In this affecting debut collection, Yale Law School student Haslett explores the complex phenomena of depression and mental illness, drawing a powerful connection between those who suffer and those who attempt to alleviate that suffering. In "The Good Doctor," Frank, a young M.D., goes out of his way to discover the origin of his patient's illness, only to learn of both her untreatable pain and his own fears and regrets: "The fact was he still felt like a sponge, absorbing the pain of the people he listened to." In "The Beginnings of Grief," suffering becomes a way of healing when a teenager coming to terms with both his homosexuality and his parents' sudden deaths seeks connection wherever he can find it, even in the pain inflicted by a classmate's violence. Often, Haslett convincingly interweaves the perspectives and lives of seemingly disparate individuals. In "The Volunteer," a teenager's awkward incomprehension in the face of his first sexual encounter bizarrely coincides with the breakdown of a schizophrenic woman he visits after school. Not all of the stories are charged with this kind of emotional complexity, however, and some tend toward the sentimental, as does "The Storyteller," in which the clinically depressed Paul, who feels himself to be nothing but a burden to his wife, Ellen, rediscovers his vitality in a chance encounter with an elderly woman and her dying son. Though the thematic similarity of many of the stories dulls their startling initial impact, this is a strikingly assured first effort. (July) Forecast: A blurb from Jonathan Franzen is particularly apt, since Haslett's eye for contemporary detail and talent for capturing complex emotional states makes his work resemble that of the author of The Corrections. Copyright 2002 Cahners Business Information.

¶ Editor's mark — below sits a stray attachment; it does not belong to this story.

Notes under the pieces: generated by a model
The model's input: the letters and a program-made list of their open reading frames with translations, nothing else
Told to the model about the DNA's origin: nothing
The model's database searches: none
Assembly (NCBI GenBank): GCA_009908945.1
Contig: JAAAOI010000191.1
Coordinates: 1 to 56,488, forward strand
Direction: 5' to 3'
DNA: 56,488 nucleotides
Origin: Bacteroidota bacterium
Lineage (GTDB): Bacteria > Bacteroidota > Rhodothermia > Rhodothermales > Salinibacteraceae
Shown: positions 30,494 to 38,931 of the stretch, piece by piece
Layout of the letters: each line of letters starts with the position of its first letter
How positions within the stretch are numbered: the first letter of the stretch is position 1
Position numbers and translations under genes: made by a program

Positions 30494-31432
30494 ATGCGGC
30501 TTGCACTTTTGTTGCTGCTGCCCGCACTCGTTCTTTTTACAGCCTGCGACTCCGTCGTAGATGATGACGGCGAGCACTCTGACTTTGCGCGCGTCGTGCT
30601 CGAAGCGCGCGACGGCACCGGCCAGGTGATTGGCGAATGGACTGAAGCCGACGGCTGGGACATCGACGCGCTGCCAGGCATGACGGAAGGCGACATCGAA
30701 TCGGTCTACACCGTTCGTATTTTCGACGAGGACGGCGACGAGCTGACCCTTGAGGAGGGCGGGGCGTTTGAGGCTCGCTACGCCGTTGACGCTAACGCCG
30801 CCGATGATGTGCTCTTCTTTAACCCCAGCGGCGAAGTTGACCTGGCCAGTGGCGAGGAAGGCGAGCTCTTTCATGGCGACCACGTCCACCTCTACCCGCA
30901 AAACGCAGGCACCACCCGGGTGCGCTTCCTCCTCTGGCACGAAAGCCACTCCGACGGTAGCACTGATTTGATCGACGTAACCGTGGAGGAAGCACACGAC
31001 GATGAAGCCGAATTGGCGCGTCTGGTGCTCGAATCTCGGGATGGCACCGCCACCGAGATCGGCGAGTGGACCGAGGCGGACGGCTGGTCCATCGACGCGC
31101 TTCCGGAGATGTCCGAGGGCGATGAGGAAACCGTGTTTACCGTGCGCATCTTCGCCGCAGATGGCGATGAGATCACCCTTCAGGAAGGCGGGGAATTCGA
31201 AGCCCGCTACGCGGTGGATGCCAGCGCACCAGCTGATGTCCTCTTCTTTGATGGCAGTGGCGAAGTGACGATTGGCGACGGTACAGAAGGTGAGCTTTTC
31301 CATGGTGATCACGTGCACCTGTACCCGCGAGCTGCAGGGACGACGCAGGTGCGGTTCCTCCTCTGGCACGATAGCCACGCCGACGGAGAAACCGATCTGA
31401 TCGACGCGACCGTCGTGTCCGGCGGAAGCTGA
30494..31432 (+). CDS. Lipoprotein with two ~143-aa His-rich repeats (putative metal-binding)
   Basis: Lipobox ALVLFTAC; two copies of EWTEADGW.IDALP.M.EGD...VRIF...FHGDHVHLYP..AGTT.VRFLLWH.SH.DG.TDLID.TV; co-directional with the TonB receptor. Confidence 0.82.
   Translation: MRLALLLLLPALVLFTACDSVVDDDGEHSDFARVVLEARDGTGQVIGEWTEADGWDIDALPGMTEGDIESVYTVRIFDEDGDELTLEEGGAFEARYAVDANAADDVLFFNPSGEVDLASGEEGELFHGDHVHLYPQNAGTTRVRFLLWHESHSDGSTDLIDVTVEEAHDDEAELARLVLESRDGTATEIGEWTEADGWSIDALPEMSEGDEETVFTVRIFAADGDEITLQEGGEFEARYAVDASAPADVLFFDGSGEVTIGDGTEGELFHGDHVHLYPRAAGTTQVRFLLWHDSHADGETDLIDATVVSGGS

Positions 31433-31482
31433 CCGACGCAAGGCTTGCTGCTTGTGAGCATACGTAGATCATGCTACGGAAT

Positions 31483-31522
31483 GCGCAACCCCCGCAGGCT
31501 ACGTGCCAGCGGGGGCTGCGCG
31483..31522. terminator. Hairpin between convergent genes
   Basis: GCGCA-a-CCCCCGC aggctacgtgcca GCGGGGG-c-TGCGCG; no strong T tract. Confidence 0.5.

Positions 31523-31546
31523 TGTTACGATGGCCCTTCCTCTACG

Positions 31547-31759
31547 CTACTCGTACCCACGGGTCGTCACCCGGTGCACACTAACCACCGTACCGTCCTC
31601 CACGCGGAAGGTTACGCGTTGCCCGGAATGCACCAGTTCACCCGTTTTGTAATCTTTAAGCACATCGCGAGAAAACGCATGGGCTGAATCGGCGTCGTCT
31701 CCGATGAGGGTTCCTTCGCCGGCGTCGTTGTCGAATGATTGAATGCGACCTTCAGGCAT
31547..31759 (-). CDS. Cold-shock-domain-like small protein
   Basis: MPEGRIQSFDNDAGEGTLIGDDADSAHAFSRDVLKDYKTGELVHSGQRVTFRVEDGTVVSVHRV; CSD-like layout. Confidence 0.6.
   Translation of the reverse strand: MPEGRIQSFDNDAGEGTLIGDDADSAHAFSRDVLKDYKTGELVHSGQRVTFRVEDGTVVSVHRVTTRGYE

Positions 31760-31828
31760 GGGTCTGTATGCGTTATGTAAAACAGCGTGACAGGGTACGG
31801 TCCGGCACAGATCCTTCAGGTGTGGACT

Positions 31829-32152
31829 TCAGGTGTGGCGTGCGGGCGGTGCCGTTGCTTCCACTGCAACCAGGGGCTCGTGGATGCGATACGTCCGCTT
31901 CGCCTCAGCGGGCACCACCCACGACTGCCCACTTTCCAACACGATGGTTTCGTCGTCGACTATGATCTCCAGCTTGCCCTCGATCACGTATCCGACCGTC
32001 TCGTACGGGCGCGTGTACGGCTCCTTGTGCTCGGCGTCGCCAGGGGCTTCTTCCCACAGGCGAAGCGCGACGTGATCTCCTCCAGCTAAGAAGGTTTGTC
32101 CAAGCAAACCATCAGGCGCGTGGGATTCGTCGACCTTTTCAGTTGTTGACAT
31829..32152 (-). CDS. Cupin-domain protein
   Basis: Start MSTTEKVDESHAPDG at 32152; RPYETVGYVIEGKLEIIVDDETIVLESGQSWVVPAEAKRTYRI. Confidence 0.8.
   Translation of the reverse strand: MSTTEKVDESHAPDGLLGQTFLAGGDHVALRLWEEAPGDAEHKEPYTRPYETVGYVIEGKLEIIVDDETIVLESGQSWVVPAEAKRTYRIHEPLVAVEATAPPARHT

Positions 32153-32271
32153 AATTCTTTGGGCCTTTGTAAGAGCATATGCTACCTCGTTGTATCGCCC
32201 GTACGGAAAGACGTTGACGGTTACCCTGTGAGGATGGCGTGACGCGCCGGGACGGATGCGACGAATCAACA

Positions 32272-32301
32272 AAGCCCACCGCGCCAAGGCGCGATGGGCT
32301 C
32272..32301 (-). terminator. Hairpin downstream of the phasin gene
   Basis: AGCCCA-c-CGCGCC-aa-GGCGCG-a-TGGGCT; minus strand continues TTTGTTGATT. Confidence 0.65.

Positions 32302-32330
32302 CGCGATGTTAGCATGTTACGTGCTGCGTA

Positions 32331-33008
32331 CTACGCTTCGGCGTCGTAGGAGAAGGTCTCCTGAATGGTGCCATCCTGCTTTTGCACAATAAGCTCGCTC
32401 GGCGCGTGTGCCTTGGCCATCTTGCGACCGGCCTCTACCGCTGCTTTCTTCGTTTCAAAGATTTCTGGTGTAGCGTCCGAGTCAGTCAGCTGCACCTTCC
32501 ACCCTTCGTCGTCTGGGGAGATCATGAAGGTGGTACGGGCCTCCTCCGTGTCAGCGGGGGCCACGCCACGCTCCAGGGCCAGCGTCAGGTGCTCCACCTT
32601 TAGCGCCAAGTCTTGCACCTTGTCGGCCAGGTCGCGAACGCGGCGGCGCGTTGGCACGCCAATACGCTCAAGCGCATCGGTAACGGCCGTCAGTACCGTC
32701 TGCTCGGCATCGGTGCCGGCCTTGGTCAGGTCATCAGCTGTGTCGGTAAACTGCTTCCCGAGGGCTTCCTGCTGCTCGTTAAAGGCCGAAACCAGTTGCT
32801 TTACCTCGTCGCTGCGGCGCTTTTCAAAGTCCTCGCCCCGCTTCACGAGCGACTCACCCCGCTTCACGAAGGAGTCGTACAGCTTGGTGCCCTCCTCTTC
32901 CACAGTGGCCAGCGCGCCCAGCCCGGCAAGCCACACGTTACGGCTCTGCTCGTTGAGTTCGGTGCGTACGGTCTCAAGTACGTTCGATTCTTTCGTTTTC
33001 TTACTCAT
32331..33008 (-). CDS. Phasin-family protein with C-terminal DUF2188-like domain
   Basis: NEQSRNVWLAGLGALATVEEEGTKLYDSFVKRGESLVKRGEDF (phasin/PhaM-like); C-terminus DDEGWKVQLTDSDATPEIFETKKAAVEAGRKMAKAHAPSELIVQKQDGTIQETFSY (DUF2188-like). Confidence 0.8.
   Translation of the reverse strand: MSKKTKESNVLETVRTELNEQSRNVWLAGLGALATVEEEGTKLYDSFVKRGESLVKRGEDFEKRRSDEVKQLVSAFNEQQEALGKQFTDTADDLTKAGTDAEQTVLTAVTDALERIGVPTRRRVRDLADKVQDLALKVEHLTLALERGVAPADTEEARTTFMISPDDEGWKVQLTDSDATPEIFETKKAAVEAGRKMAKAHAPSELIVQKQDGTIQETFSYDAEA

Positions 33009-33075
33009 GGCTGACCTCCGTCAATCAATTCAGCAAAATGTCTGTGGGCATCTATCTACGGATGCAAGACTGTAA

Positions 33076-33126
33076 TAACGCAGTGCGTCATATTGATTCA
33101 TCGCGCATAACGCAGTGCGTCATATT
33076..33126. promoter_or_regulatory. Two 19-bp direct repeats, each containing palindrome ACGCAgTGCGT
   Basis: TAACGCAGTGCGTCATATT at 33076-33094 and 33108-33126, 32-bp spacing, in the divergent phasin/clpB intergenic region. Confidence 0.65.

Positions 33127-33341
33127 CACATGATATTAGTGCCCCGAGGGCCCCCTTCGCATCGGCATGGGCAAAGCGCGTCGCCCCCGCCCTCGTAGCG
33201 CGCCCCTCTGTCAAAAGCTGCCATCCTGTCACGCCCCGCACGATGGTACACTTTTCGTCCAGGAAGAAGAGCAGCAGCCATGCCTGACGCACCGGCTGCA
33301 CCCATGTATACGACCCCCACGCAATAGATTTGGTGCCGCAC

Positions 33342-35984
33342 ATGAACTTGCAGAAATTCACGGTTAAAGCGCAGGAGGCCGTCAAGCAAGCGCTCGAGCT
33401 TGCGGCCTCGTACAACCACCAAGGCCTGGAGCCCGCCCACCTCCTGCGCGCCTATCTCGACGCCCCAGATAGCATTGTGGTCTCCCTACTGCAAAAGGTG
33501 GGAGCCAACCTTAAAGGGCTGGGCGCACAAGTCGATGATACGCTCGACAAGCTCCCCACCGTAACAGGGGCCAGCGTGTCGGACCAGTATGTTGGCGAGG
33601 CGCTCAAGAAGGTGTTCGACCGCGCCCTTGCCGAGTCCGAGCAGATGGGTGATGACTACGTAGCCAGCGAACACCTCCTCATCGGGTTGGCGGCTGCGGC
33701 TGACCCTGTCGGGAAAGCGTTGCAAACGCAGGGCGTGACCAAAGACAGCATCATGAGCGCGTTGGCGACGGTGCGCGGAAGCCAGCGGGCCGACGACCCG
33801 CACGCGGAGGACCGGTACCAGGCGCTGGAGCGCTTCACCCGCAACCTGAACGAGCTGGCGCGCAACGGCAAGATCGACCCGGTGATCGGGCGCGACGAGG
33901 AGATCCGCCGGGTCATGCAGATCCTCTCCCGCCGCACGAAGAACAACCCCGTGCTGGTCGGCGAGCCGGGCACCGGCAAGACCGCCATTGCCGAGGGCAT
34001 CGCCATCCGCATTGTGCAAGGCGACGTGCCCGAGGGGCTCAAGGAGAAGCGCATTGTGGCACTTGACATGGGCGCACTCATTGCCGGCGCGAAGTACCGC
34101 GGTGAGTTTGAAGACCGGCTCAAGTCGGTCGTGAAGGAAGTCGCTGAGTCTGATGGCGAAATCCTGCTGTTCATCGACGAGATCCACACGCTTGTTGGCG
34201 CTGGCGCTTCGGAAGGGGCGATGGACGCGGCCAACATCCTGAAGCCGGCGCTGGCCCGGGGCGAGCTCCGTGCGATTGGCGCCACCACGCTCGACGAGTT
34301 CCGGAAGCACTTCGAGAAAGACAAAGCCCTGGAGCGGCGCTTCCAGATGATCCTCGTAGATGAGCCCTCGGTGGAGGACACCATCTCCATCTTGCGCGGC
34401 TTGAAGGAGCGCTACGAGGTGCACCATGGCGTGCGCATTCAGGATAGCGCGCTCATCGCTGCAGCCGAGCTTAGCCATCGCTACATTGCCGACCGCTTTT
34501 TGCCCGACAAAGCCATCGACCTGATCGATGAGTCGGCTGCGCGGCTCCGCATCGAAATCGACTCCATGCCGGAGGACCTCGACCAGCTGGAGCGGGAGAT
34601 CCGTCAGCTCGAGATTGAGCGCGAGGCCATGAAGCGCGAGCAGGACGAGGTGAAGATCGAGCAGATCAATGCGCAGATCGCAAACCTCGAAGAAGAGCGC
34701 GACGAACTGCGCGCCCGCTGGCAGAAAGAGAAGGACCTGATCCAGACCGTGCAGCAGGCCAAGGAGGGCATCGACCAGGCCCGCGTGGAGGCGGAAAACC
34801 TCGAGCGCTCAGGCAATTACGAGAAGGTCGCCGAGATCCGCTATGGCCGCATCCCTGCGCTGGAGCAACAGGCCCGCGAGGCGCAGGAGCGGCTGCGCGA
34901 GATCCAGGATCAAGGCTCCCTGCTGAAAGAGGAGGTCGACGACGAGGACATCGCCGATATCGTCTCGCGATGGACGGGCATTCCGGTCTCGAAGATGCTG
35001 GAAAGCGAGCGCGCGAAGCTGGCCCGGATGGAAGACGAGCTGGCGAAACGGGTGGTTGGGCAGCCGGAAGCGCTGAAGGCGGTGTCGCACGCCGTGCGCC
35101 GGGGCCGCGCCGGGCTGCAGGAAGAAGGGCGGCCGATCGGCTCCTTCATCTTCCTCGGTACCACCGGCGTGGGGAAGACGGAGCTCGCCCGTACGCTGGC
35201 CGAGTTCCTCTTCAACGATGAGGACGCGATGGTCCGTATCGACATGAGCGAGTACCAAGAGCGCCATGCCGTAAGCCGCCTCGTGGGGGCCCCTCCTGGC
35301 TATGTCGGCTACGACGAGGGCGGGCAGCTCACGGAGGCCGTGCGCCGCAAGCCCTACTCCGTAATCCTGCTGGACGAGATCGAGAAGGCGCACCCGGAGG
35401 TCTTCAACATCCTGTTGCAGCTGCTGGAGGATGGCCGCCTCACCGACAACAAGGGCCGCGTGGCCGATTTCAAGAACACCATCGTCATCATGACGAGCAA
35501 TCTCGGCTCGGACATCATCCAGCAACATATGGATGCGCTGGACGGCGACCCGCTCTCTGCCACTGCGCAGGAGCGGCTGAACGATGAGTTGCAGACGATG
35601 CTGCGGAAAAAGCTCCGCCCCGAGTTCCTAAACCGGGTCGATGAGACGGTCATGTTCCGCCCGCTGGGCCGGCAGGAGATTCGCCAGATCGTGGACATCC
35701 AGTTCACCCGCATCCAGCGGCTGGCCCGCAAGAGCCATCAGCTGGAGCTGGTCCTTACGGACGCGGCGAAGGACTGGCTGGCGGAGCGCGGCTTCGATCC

In almost every one of these stories, the main character is suffering from some serious problem. Some of these problems are mental conditions, such as schizophrenia, bipolar disorder, or suicidal thoughts. Other characters suffer from the crush of life's pressures: being a lovesick teenager, having AIDS, or taking care of a terminally ill child. Haslett writes of these characters with great compassion and empathy and seems to understand them from the inside out without ever being maudlin. Their difficulties with dealing with the world, given their situations, are the core of the stories. Some of the characters succeed and others don't, but they all strike a note of familiarity, as if they are people we might have met somewhere, but never really got to know. Haslett opens them up and shows us what makes them act the way they do and gets into their inner core. Some of the stories are particularly good, such as "The Volunteer," which is able, in one story, to get the reader to understand and empathize with both a teenage boy and an elderly woman. Haslett brings their worlds together, which makes each of their lives richer. KLIATT Codes: SA-Recommended for senior high school students, advanced students, and adults. 2002, Random House, Anchor, 240p., Ages 15 to adult.